MPs fight as Wetang'ula rules Kenya Kwanza has majority

Speaker Moses Wetang'ula

National Assembly Speaker Moses Wetang'ula on Thursday ruled that Kenya Kwanza is the majority party.

Photo credit: Pool I Nation Media Group

National Assembly Speaker Moses Wetang’ula yesterday found himself in murky waters as MPs protested his declaration of Kenya Kwanza as the majority side forced him to end the sitting of the House prematurely.

Mr Wetang’ula, in an apparent reprimand to the Office of Registrar of Political Parties (ORPP) for failing to furnish the House with certified copies of coalition agreements as required by the Standing Orders, ruled that with 179 MPs in the 349-member House, Kenya Kwanza was the majority and Azimio la Umoja One Kenya the minority with 157 MPs.

Irked by the decision, MPs Rosa Buyu (Kisumu Town West) and Raphael Wanjala (Budalang’i) attempted to grab the mace but were swiftly intercepted by the Serjeants-At-Arms.

The incident brought led to chaos in the House had sat pensively listening to the ruling that took the Speaker one hour to read, as other members stood from their seats and others approached the dispatch box.

The Speaker’s directives for order to be maintained in the House were ignored. In the end, Mr Wetang’ula chose to hurriedly adjourn the House to Tuesday next week. The orderlies formed a ring around him and the mace as he left the chamber.

The mace is the symbol of authority in the House without which no business can be transacted.

Azimio MPs led by Opiyo Wandayi (Ugunja, ODM), Junet Mohamed (Suna East, ODM) and John Mbadi (Suba South, ODM), assembled outside the debating chamber and accused Mr Wetang’ula of introducing dictatorship in the House.

“He basically removed members from the Azimio coalition without any reference to the law. It is illegal,” said Mr Wandayi.

Initially, Mr Wandayi, who will now become the leader of the minority, had tried to give notice to Mr Wetang’ula to have him review his ruling but the Speaker responded: “The Speaker’s ruling stands as it is whether the chips stand or fall.” 

Mr Wetang’ula announced the strength of individuals parties in the House with UDA leading with 145 MPs, followed by ODM (86), Jubilee (28), Wiper (26), ANC and UDM eight each, Ford Kenya and Kanu six each, DAP-K (5), PAA and KUP three each, and UPIA, MCC and TSP two each.

The ruling by the Speaker now paves the way for the formation of the House Business Committee (HBC) that schedules the business to be transacted in the House and other committees.

Azimio had nominated Mr Wandayi (ODM) as the leader of the majority in the House, Kathiani MP Robert Mbui (Wiper) as deputy majority leader, Junet Mohamed (ODM) as majority whip and Sabina Chege (Jubilee) as deputy minority leader.

Kenya Kwanza had nominated Kikuyu MP Kimani Ichung’wah as majority leader, Owen Baya as deputy majority leader, South Mugirango MP Sylvanus Osoro as majority whip and Marsabit County Woman Rep Naomi Waqo as his deputy. All are from UDA.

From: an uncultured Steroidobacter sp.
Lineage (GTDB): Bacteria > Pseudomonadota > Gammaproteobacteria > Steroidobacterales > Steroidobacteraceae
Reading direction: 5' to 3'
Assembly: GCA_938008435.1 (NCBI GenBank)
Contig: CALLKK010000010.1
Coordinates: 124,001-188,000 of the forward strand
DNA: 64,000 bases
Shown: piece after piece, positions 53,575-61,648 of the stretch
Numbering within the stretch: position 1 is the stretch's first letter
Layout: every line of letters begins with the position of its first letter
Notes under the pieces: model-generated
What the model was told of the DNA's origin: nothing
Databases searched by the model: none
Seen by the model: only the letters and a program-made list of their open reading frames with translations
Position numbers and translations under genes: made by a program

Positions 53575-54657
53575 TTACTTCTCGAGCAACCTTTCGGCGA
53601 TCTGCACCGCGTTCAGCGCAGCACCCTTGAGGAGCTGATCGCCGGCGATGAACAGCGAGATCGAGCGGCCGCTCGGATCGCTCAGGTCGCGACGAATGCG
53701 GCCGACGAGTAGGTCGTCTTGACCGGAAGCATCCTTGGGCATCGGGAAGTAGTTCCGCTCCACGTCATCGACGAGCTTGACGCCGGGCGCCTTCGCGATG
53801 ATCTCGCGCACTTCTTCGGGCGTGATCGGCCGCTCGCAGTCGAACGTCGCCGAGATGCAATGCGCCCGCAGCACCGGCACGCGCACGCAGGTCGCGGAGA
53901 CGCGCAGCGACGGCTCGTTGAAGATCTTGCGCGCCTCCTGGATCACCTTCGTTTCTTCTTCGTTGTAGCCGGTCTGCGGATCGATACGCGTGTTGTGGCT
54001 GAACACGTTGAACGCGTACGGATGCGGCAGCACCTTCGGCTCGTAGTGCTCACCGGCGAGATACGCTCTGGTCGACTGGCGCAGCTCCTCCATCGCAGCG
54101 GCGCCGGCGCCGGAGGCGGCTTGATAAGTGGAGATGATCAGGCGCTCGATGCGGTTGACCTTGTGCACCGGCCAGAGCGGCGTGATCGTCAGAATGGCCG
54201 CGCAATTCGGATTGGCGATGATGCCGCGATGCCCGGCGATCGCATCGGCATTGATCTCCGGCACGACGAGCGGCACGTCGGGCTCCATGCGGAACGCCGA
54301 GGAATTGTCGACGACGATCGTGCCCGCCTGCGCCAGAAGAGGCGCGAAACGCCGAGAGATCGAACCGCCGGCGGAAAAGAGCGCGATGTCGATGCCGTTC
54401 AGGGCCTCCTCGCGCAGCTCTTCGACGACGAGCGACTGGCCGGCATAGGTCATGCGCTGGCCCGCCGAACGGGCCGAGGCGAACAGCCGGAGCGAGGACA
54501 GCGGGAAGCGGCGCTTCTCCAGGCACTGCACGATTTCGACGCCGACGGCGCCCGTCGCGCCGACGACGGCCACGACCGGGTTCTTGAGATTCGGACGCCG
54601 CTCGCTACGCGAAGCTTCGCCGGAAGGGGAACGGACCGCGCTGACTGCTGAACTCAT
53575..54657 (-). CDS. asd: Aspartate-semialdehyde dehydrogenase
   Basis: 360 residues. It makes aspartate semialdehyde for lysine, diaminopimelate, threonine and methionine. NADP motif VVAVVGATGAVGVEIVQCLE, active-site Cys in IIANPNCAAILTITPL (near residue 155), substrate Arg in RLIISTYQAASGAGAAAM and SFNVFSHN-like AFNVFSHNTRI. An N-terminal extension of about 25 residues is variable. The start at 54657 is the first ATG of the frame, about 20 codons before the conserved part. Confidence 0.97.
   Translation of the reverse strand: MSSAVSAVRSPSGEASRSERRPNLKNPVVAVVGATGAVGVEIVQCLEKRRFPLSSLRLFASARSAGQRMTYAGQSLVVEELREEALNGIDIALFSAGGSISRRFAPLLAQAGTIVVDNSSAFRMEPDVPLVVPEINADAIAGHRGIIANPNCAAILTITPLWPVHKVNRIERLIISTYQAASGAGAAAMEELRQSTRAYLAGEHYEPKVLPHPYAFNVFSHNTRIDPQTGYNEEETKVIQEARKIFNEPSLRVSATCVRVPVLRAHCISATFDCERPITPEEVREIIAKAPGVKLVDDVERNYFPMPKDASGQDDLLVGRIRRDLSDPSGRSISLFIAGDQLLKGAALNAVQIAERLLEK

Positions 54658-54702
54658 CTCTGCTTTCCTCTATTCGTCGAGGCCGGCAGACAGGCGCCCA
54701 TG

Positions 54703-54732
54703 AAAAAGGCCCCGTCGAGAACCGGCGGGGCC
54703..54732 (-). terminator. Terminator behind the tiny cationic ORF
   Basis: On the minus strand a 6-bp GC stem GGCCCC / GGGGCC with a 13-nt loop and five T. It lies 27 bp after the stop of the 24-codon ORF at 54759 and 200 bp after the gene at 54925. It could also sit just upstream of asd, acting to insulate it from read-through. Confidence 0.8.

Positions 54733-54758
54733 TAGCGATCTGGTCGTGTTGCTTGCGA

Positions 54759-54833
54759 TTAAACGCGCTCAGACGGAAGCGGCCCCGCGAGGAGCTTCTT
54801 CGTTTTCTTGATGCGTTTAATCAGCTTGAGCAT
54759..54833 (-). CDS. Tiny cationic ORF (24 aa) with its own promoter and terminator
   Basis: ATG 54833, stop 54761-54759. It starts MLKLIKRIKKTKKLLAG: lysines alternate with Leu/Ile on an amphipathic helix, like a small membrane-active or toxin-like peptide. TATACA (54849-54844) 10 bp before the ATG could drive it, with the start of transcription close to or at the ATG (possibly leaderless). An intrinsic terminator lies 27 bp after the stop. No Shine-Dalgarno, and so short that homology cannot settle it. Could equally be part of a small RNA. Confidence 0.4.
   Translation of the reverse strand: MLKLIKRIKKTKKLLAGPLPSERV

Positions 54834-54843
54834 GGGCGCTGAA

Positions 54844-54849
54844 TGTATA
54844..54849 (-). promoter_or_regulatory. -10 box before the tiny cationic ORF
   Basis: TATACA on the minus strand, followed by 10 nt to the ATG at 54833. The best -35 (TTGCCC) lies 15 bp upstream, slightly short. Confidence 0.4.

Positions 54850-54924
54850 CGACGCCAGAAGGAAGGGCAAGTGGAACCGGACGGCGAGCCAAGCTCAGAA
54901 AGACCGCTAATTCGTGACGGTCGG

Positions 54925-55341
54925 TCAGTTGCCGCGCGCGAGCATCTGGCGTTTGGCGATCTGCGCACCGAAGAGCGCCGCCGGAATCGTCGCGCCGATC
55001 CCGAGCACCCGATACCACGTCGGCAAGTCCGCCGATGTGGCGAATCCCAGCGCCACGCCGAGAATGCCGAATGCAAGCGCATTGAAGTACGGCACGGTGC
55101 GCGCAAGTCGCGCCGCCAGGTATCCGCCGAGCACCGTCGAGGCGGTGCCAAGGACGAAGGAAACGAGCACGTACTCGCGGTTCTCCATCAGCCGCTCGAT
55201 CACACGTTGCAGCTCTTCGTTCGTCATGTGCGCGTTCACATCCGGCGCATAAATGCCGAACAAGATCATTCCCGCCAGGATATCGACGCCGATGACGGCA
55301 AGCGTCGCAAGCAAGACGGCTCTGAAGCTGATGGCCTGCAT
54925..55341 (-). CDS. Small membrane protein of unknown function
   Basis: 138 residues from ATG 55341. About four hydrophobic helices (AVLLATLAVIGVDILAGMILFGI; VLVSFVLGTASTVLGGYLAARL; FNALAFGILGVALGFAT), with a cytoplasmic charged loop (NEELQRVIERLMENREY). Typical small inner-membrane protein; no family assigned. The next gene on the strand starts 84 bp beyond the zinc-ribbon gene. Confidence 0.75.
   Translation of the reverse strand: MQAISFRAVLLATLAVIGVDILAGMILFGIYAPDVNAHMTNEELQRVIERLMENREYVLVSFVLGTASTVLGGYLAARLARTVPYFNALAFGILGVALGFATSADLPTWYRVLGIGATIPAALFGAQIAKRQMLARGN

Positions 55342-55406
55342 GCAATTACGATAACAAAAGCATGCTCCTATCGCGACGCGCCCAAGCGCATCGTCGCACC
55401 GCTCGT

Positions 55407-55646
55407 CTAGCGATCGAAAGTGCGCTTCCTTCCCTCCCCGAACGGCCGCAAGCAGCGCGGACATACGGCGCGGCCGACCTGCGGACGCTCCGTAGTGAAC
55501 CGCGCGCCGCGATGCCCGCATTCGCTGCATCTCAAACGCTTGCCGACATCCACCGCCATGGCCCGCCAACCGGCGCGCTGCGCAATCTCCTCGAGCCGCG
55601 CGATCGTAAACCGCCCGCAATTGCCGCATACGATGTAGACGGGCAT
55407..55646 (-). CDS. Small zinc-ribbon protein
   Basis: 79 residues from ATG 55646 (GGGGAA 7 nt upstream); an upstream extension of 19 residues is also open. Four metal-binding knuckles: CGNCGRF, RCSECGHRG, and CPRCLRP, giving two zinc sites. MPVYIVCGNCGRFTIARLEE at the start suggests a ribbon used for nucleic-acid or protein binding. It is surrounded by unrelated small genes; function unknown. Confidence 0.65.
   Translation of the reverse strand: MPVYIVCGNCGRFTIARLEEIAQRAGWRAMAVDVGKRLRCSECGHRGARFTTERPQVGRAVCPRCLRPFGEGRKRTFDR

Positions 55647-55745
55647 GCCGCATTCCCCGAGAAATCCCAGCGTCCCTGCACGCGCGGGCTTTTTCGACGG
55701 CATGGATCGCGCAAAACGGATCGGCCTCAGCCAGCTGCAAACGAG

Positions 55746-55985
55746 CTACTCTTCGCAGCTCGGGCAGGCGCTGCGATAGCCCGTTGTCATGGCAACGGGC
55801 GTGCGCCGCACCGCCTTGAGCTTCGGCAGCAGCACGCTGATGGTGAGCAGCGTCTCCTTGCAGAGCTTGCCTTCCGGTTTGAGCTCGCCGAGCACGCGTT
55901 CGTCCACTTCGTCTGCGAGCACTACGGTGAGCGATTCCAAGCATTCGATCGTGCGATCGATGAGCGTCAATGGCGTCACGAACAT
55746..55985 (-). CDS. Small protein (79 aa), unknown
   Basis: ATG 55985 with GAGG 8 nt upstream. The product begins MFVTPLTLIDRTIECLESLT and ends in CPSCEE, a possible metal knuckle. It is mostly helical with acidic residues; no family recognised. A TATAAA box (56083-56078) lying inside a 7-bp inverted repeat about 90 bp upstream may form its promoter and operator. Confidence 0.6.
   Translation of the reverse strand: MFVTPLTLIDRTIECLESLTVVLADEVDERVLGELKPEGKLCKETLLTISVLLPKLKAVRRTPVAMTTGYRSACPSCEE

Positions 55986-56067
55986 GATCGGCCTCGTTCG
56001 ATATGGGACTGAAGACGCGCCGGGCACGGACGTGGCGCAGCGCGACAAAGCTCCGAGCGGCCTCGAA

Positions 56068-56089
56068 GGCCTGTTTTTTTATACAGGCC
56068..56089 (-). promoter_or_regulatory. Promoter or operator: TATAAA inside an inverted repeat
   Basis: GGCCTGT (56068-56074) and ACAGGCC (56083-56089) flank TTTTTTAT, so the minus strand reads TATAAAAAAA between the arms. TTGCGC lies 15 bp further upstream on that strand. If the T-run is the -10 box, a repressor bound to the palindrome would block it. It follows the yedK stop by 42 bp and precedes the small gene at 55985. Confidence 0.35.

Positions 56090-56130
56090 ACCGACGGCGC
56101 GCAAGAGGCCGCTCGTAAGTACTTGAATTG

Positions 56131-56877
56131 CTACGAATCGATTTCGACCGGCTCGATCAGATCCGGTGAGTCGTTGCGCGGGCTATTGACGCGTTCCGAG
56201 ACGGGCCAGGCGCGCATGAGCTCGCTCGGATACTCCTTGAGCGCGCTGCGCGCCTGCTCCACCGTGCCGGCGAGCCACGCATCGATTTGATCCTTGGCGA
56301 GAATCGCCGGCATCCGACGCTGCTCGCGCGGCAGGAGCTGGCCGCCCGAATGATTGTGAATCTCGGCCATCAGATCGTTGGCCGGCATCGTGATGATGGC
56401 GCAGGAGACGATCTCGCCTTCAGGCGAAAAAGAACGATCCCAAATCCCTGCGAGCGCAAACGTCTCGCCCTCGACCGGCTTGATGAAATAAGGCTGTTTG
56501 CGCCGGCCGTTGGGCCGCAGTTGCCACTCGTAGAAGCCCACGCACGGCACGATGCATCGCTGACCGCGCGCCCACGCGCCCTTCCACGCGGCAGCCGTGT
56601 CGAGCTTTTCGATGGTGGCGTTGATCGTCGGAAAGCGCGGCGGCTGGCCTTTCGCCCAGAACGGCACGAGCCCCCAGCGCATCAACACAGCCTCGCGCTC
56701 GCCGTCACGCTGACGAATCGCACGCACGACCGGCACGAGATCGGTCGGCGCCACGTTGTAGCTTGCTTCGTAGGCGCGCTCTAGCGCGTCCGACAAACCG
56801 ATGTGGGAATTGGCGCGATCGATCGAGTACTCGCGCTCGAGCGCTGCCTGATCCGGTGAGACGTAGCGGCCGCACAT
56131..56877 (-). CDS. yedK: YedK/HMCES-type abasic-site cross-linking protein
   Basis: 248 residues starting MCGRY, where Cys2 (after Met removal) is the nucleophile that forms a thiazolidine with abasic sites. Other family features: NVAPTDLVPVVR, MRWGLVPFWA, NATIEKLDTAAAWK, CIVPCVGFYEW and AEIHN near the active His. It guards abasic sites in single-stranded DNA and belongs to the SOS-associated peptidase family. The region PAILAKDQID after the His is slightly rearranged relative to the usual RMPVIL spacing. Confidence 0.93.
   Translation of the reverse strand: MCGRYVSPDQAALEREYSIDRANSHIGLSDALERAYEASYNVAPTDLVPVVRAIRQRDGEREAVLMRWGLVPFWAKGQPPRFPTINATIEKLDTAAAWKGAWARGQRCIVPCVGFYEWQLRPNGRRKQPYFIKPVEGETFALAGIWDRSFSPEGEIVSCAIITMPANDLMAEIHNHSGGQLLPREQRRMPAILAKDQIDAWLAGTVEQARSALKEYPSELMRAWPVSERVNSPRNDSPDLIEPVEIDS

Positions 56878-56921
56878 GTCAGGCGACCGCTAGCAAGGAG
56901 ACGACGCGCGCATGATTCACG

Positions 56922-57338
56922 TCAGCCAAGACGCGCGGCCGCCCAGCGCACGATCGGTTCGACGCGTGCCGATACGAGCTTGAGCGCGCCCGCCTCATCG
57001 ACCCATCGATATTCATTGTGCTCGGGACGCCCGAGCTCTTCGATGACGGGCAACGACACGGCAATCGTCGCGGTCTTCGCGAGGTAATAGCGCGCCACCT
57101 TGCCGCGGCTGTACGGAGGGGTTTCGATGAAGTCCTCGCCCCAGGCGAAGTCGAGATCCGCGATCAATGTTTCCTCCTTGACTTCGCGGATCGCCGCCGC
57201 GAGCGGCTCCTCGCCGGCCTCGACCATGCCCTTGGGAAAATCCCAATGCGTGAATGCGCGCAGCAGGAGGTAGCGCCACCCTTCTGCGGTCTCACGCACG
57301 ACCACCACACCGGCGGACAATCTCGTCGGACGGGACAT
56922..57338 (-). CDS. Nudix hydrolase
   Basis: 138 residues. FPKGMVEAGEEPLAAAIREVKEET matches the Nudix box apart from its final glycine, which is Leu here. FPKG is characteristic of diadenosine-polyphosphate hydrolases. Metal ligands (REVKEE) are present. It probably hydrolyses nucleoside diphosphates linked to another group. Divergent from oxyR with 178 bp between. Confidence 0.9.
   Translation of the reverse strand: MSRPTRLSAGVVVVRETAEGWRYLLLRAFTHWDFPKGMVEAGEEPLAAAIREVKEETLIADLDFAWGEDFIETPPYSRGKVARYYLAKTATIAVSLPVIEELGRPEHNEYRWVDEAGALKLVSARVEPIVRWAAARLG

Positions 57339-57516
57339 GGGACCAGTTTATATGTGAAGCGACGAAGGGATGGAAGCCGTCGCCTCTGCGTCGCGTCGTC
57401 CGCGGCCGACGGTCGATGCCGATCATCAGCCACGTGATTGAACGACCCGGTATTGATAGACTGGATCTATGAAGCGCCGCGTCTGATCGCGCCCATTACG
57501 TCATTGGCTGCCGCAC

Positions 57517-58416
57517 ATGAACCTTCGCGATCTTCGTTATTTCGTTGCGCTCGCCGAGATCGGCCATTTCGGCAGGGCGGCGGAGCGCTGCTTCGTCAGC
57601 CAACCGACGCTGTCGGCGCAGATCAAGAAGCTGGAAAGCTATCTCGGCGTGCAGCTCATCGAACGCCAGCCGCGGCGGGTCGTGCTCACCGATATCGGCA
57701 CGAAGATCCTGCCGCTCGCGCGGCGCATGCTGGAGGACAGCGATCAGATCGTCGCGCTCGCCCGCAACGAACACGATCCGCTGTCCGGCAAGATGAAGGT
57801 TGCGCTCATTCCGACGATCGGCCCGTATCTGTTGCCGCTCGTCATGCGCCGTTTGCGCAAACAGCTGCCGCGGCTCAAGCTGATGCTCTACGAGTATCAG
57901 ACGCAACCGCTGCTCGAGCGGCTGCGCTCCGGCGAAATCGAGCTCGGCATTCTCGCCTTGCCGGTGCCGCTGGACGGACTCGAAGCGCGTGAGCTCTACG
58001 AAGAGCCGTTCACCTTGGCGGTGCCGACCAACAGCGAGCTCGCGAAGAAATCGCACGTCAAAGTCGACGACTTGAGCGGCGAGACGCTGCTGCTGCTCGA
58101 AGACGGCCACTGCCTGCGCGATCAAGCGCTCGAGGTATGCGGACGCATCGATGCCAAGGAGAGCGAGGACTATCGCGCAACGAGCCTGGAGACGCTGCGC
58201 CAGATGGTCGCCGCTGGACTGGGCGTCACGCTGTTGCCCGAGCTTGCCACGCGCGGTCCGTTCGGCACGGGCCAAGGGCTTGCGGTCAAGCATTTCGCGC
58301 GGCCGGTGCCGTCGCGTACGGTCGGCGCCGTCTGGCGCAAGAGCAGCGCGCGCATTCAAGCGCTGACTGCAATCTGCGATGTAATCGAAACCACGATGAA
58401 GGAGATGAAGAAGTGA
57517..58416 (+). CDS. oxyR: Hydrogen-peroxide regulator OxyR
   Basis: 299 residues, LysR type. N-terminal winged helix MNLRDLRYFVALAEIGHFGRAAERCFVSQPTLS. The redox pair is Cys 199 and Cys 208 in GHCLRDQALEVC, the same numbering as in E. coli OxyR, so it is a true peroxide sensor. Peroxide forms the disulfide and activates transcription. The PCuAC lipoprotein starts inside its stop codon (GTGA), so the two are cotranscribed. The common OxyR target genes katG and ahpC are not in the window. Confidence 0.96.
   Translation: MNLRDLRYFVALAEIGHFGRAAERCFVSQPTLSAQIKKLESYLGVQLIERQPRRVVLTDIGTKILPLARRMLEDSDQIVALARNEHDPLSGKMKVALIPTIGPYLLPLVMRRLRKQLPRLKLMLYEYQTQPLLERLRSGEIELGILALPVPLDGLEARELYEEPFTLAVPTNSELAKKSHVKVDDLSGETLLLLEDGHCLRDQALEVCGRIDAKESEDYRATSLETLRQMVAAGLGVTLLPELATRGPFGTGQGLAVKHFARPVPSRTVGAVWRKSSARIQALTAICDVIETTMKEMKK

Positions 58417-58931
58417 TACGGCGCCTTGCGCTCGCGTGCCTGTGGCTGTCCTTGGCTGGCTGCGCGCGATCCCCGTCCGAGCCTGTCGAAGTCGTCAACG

This means that Azimio will have to regularise its communication to the Speaker to read the minority side in the House.

A communication to the National Assembly by the ORPP showed Azimio was the majority side with 171 MPs against Kenya Kwanza’s 165. However, the legitimacy of Azimio as the majority side was questioned after four of the 26 parties that signed the coalition agreement pulled out with its 14 elected and nominated MPs to join Kenya Kwanza.

This is despite the Azimio coalition agreement signed in April this year, four months before the August 9 elections, decreeing that a member party can only leave the coalition either six months before the General Election or three months after.

“This is the capture of Parliament by the Executive. The Speaker has become the Registrar of Political Parties, moving MPs from their coalitions to others without due regard to the law,” charged Mr Junet.

In making the decision, Mr Wetang’ula blamed the ORPP for failing to furnish the House with the documents signed by Azimio and Kenya Kwanza parties.

The Standing Orders stipulate that the Clerk of the House shall obtain certified copies of coalition agreements entered into by the parties for the purpose of ascertaining the relative majorities in the House.

Mr Wetang’ula ruled the document provided by the registrar as the Azimio coalition agreement inadmissible.

“The attempt by the Registrar Of Political Parties to convey what is said to be a certified copy of the document has not made things better,” said Mr Wetang’ula. “The document is the same as the one tabled in the House by Mr Junet on Tuesday this week when the House sat for the first time after the Presidential address on Thursday last week, and immediately dismissed by the Speaker as inadmissible.”

He added: “A perusal of the document tabled by Mr Junet and the version conveyed by the registrar of political parties reveals the same glaring gaps and inconsistencies that make it inadmissible.”

The Speaker noted that the documents had no uniformity in the manner in which the various pages of the documents were signed or initialised.

“Some pages in the documents contain fewer signatures than others while some signatures are hardly visible. The pagination of the documents is also inconsistent. Some pages had numbers while others were not paginated. I am inclined to think these are superimpositions,” said Mr Wetang’ula.

The 14 MPs who shifted from Azimio to Kenya Kwanza are from UDM, MCC, MDG and PAA.

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